Due South of Key West
Flying fast and low over Castro’s Cuba.
- By Paul Hoversten
- AirSpaceMag.com, September 18, 2012
Courtesy Cdr. Peter B. Mersky
(Page 3 of 3)
Did your Cuban experience help prepare you for flying the F-4 in Vietnam?
No, it was totally different. The F-4 was a different kind of airplane. There are two people in it. You had a guy in the back that was your radar intercept officer that helped with navigation and some communications. And the mission was totally different. In Vietnam, our missions varied from strategic kind of bombing in weather that was so bad you couldn’t do anything else, and most of our day missions were close air support for either Army or Marine ground forces.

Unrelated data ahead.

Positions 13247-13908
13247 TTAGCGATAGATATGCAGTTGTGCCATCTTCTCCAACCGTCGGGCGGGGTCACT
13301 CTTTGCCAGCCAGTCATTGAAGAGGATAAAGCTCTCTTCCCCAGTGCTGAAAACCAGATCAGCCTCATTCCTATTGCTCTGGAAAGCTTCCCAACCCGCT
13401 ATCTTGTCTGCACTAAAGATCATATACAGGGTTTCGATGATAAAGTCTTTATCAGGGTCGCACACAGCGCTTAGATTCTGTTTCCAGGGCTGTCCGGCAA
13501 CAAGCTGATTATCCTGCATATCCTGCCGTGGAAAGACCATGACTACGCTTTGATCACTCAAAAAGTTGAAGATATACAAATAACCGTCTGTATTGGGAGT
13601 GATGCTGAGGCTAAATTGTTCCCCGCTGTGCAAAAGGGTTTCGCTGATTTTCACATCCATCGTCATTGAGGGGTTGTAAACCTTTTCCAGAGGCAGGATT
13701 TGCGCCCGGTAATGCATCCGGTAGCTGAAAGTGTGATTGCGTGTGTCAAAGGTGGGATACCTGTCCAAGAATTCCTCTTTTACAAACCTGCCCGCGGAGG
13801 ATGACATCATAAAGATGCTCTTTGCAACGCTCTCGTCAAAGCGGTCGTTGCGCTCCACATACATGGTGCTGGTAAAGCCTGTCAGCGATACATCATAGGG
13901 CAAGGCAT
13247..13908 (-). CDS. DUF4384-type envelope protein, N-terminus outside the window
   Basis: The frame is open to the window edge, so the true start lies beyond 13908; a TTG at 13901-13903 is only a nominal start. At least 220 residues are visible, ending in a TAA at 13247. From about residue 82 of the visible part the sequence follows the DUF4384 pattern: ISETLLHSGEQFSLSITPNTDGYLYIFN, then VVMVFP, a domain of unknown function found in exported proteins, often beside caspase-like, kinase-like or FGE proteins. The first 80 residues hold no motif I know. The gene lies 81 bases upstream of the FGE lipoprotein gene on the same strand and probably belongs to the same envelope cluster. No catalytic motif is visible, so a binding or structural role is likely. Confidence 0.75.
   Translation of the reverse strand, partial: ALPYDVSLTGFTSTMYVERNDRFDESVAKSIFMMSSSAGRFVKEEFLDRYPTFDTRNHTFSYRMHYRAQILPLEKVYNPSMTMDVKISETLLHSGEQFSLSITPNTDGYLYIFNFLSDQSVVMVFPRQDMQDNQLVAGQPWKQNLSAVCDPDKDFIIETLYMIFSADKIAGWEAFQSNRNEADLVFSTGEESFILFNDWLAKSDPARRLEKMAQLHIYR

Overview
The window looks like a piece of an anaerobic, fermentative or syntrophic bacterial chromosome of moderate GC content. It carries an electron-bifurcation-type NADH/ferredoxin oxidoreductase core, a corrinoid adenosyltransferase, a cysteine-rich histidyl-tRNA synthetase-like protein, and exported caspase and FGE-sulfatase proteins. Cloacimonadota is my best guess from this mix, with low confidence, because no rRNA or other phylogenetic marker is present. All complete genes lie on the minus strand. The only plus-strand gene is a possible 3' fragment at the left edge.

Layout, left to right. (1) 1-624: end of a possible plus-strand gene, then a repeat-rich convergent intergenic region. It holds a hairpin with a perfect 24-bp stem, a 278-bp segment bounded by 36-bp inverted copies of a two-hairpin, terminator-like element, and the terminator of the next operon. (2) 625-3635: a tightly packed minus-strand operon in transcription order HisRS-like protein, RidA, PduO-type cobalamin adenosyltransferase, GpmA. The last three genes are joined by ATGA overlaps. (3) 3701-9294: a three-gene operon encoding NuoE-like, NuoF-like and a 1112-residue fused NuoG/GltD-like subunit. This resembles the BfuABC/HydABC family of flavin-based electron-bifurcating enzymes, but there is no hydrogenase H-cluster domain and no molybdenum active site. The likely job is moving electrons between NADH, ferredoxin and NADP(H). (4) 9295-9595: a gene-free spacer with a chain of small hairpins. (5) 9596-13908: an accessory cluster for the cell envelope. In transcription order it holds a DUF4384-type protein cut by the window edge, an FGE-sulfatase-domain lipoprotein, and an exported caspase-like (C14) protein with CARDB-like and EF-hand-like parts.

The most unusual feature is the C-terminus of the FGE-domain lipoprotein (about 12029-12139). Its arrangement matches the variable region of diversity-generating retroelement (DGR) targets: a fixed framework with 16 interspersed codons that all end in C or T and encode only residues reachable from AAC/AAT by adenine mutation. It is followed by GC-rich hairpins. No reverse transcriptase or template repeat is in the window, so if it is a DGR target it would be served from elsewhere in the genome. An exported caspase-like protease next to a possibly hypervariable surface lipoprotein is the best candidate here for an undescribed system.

You weren’t flying low and fast in Vietnam?
No. As low as you would get on a mission would be a glide bomb with a 10-degree slope, and while you’re going fairly fast, you’re dropping ordnance. Mostly these would be heavier bombs, and you’d have to release them at 2,500 to 3,000 feet and be out by around 1,500 feet or you’d get some of your own arrows in your rear. The shrapnel comes up that high.